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COWBOY ECONOMIST Department of Agricultural Economics
Table of Contents 4
Scholarship and Awards Banquet
Feature Scholarship Recipient
Feature Scholarship Donor
First Graduates of CAU-OSU Joint Project
Alumni Spotlight: Clint Roush
SAEA Conference Summary
Faculty Awards and Recognition
20 A Lifetime of Achievement: Dr. Derrell Peel
COWBOY ECONOMIST â€¢ 3
Scholarships & Awards Banquet he 2017 Department of Agricultural Economics Scholarships and Awards Banquet was a great success. On April 8, 2017, at the Wes Watkins Center, the department was able to honor 105 students with 122 scholarships totaling $131,100. As department head, Dr. Mike Woods, welcomed everyone to the banquet he said,“Students in the Department of Agricultural Economics are the foundation for our programs. We are so pleased to hold these students up and celebrate them tonight. We have outstanding and successful students, thanks 4 • SPRING 2017
in large part to our friends and supporters.” Three alums of the department served as readers – introducing donors, scholarships and student recipients: Brock Taylor, Regional Vice President for CoBank’s Power, Energy and Utilities Division received his B.S. in Agricultural Economics in 1996. Blayne Arthur, Executive Director of the Oklahoma 4-H Foundation received her B.S. in Agricultural Economics. Dan Childs, Agricultural Economist with the Noble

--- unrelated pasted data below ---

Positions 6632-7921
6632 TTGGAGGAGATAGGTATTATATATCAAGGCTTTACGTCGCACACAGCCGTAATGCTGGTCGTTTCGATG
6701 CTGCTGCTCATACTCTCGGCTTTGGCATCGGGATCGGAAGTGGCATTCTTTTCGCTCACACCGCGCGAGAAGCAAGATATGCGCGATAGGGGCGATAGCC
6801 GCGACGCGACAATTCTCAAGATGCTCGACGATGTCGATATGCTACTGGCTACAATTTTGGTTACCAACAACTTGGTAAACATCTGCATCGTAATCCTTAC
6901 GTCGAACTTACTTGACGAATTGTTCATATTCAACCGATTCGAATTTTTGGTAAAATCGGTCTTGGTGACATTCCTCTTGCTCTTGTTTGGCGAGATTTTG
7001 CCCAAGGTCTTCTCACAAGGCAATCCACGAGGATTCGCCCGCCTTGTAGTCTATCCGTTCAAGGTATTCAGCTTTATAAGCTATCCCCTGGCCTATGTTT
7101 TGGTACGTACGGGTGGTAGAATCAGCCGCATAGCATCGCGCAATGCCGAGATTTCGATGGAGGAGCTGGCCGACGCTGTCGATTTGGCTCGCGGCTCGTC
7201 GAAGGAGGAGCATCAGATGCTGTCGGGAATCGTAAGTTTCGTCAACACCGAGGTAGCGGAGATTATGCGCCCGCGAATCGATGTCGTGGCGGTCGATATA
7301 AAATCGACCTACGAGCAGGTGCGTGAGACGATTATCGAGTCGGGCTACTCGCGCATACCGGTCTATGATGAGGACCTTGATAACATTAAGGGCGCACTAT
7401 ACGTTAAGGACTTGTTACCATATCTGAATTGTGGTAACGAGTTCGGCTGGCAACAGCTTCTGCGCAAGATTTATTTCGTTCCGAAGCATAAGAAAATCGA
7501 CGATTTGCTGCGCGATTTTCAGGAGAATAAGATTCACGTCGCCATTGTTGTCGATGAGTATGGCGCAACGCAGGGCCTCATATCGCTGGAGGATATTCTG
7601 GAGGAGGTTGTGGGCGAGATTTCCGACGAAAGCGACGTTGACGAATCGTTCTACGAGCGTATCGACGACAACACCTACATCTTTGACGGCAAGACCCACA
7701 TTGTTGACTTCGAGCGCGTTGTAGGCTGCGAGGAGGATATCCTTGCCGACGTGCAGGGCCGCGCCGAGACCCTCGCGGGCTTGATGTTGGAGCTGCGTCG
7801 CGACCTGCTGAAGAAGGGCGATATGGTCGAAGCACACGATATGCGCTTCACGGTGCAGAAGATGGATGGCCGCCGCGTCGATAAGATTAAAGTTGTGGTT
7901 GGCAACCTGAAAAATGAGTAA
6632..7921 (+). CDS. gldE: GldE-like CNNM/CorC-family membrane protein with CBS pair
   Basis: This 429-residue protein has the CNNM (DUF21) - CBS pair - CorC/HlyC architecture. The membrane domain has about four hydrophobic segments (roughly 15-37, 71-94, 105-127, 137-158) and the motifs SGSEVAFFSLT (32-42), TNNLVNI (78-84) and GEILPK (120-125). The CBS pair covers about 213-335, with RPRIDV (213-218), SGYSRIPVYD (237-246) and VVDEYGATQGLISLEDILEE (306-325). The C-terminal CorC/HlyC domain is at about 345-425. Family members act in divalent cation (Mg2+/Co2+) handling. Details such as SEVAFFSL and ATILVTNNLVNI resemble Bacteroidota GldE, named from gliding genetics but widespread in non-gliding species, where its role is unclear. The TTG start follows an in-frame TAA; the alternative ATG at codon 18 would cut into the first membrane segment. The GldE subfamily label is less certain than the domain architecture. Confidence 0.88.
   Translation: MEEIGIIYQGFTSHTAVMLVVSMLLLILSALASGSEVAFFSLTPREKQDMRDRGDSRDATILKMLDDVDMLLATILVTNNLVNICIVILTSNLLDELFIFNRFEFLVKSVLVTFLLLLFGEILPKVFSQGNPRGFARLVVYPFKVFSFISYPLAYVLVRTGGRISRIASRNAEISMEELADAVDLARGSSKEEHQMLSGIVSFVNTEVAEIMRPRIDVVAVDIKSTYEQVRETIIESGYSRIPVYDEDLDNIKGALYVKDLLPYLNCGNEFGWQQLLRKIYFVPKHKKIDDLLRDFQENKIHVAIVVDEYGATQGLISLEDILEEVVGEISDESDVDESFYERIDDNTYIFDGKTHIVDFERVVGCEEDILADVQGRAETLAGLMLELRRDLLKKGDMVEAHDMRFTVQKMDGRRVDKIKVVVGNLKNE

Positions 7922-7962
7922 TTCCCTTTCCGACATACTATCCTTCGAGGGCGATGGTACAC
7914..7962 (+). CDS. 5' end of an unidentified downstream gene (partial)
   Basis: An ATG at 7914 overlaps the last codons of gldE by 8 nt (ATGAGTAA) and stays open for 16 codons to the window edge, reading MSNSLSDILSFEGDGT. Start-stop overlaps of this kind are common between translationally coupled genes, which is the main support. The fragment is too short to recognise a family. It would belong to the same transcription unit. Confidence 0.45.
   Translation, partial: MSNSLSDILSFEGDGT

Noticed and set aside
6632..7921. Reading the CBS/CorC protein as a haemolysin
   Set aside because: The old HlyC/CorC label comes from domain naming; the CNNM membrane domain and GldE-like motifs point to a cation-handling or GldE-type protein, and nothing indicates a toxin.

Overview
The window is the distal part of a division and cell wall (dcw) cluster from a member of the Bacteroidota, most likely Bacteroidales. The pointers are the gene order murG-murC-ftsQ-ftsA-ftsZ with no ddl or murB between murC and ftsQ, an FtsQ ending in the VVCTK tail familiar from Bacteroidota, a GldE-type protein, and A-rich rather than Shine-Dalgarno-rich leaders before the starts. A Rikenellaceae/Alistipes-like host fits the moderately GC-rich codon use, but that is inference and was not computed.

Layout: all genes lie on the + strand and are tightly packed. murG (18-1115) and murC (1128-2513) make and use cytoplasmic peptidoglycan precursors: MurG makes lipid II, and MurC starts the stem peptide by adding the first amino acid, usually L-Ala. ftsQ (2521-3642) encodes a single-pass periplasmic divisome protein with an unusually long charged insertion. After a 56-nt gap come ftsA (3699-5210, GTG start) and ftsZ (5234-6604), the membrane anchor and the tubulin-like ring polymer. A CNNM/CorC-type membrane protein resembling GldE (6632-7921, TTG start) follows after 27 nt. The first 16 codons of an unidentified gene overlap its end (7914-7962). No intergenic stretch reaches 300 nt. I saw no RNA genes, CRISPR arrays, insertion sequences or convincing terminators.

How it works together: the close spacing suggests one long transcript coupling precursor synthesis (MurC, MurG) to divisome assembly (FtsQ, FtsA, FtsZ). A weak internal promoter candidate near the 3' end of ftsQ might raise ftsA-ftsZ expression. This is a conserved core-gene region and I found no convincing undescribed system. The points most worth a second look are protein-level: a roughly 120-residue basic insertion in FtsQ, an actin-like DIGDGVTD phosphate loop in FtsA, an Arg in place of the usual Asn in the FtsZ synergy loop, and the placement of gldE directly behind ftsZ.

Foundation received his B.S. and M.S. in Agricultural Economics. The department prides itself in producing some of the most careerready, successful individuals. They not only serve as great leaders to our industry, but also as impressive role models to current and future students in our program. The department would like to once again thank all of the individuals who give their time and donate resources to support our students!
Outstanding Senior, Scholastic Achievement Citation
Caitlin Baney Lauren Clark Kayla Hildebrand Ciera Houlton Dillon Johnson Tyler Mannering
Outstanding Senior Award of the Western Agricultural Economics Association
Outstanding Appraiser, L.A. Parcher Award Caitlin Baney Adam Spears
Outstanding Farm Manager, E.E. Huff Award
All-Around Senior, Campus Wide Activities and Academic Achievement, James S. Plaxico Award Dillon Johnson
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(L-R) Dennis Slagell, Megan DeVusyst, Phoebe Goodwin and Spencer Sewell
Feature Scholarship Recipient
Scholarship: Dr. John W. Goodwin Endowed Agricultural Economics Scholarship Major: Agribusiness, minoring in finance and economics Year: Junior Hometown: Morrison, OK Future Plans/Goals: I am still deciding what my future plans are. I either plan to attend graduate school and study agricultural economics or pursue a career in agricultural finance. What does receiving this scholarship mean to you? Receiving this scholarship was one of the biggest blessings of my junior year. This scholarship allows me to continue to strive for academic excellence, while still being involved on campus. It is inspiring to see donors and alumni of Oklahoma State give back to help students pursue their educations. I greatly enjoyed sitting and visiting with my scholarship donors at the Agricultural Economics Scholarship banquet. Their selfless attitudes and willingness to give inspires me to serve the campus and one day give back financially to OSU. This scholarship allows me to 6continue â€˘ SPRING to 2017 pay for my education debt-free.